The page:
After police violence in Burma, the protests are taking back to Burma

One day after the first rounds of rubber bullets and live ammunition among demonstrators calling for an end to the “military dictatorship” in Burma, the protests again brought large numbers of marches across the country with 100,000 people on the street advertising in the capital, Rangoon. News came from Naypyidaw, where a hospital was seriously injured on Tuesday, that the demonstrators were hit with metal bullets – not rubber, as was first reported.

A woman was hospitalized after being hit in the head: a doctor quoted by Human Rights Watch said she had “a projectile in the head showing significant loss of brain function” and described the injuries as compatible with ammunition. Real. In another report received from the Burmese NGO Fortify Rights, a doctor says the protester is brain dead. Doctors heard by the BBC Burmese report that another protester arrived with identical injuries to his chest.

The police first used water cannons against the demonstrators who had gathered in Naypyidaw on Tuesday. These did not disperse and warning shots would have followed before rubber bullets were fired at the crowd. But ammunition is also fired in the midst of these shots.

There were also injured protesters in Mandalay, the country’s second largest city, where police arrested around 200 people on Tuesday, and other cities.

Across the country, security forces’ stance on demonstrations against the February 1 military coup that overthrew the civilian government of Aung San Suu Syi on Tuesday intensified, prompting the United Nations and the United States to condemn the use of force.

The State Department has announced that it will review support for Burma to ensure that those responsible for the coup will have “serious consequences” and the United Nations has urged security forces to respect Burma’s right to peaceful protest. “The use of disproportionate force against demonstrators is unacceptable,” said Ola Almgren, the UN representative in the country.

The Burmese response was to take to the streets in even greater numbers. The protests on Wednesday drew closer to the gigantic crowds on Monday a week after the coup.

“We can’t be calm,” said Esther Ze Naw, who the agency describes as one of the competition’s young leaders, told Reuters. “If there is bloodshed during our peaceful protests, there will be more if we let them take control of the country.”

At the same time, many officials are still seeing the streets to join the campaign against civil disobedience, in which teachers, doctors, lawyers, firefighters and nurses have been participating since Friday.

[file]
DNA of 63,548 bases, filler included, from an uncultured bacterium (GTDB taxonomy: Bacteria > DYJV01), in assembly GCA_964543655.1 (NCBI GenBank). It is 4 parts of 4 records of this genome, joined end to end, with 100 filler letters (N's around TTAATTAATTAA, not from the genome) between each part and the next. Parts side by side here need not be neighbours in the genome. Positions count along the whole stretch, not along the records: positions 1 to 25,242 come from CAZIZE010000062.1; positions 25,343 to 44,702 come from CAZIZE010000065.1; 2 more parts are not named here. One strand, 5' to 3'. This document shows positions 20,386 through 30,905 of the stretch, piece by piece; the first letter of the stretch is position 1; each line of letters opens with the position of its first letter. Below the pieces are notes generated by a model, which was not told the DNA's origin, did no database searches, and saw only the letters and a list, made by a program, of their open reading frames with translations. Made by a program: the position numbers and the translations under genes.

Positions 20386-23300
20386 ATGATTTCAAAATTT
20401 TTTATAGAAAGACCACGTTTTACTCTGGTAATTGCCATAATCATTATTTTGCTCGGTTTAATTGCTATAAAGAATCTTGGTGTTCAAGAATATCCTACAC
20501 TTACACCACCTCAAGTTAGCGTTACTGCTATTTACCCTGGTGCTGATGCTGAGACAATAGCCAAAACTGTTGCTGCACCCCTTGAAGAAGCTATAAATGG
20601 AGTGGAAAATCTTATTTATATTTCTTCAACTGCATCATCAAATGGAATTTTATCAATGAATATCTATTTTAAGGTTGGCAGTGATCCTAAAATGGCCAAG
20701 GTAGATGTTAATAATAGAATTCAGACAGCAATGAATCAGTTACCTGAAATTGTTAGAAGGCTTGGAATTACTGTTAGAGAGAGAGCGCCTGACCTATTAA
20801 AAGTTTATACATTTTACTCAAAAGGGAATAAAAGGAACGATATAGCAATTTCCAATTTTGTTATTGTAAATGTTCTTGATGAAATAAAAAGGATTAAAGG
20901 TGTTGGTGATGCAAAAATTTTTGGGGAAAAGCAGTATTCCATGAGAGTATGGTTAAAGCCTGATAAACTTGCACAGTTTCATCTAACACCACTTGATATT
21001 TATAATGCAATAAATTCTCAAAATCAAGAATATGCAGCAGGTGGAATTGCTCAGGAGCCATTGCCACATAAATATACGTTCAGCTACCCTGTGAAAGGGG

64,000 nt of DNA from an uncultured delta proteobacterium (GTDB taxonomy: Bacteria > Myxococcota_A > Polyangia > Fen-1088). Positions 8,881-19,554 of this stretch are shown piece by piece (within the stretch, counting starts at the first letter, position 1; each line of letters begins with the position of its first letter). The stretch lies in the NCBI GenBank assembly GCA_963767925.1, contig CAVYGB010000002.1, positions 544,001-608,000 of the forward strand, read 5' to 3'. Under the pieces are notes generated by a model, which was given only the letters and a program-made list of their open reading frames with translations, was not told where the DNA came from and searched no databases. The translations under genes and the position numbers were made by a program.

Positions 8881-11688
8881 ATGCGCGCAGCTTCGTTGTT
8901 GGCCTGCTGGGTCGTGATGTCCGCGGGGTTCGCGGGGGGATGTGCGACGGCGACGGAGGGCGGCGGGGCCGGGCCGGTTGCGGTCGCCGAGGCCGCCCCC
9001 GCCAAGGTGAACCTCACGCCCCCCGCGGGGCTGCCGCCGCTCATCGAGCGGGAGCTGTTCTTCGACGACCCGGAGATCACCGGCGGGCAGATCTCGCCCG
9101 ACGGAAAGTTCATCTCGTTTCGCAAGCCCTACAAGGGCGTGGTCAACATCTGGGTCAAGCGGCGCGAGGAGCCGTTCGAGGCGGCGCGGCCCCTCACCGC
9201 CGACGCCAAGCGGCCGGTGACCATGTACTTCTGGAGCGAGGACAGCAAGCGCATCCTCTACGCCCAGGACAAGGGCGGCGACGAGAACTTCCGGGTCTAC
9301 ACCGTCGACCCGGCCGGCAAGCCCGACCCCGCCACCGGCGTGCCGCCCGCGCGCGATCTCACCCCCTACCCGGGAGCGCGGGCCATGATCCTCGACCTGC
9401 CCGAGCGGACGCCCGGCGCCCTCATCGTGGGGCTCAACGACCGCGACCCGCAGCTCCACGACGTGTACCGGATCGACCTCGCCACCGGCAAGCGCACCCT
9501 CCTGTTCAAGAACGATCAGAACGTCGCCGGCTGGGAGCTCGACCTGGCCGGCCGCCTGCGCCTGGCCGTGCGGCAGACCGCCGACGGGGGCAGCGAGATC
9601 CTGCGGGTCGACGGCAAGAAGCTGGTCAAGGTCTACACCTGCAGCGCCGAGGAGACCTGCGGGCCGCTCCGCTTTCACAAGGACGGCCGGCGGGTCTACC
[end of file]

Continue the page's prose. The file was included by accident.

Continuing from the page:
In Loikaw, capital of Kayah state, a video posted on social media showed around 40 police officers joining the protests and displayed a banner that read, “Members of the Burmese police are with civilians”. Other agents hold up a poster that says, “We don’t need a military dictatorship”. From Mawlamyine, the fourth city in the country, there are pictures of an agent approaching the demonstrators alone.

“Disney Princesses”

Despite the violence, many of those who take to the streets use humor and irony in the posters they take away. In a square in central Yangon, where gatherings of more than five people are prohibited, hundreds of young people camped in groups of four and five on the lawn and sang, “We are young, we all have a future,” the local magazine describes Frontier Myanmar.

“Our marriage cannot wait, and neither can democracy,” reads a poster transformed by a young couple. She is wearing a wedding dress, he actually is, in a photo in Rangoon that is shared on Twitter. In the same city, around 100 protesters, almost all university students or graduates, decided to go out dressed as “Disney Princesses”. “We want to show that girls also take part against the coup. We thought these clothes were the most obvious way to do it, ”one of the protesters told the Frontier Myanmar journalist.

Despite martial law and the ban on gatherings in various cities and districts that came into force on Monday evening, the demonstrators adhered to the curfew, which was imposed between 8 p.m. and 4 a.m., and decided to beat pots on the windows.

So far, on this fifth day of protest, there have been no reports of violence, but soldiers have occupied a clinic treating the wounded in Naypyitaw. Also on Tuesday evening, police forced entry into the headquarters of the National League for Democracy (NLD), Suu Syi’s party, in Yangon.

The NLD was preparing to begin its second term on the day of the coup, having won the November elections by an absolute majority – Min Aung Hlaing, until now chief of the general staff, said he acted precisely on the widespread fraud who voted, but no evidence to support the charges.

In addition to calling for an end to the coup and the release of Suu Kyi, who has been imprisoned since the 1st, and around 150 NLD leaders and MPs, the demonstrators are calling for the 2008 constitution to be abolished, which guarantees the generals a sizable Amount retained power (including a quarter of the seats in parliament and control of three ministries) while the door to civil government is opened. Given the good results in November, the party planned to attempt a revision of the current constitution.

A federal system is also called for on the streets, in a party that is very different from an ethnic point of view – the massacre and persecution of hundreds of thousands of Rohingya Muslims orchestrated by the military in the face of the indifference of Suu Kyi has tarnished the international one Reputation of the 1991 Nobel Peace Prize in recent years. In Burma, however, the former human rights activist remains overwhelmingly popular and protests quickly reached regions where minorities are concentrated, who claim that their governance has marginalized them.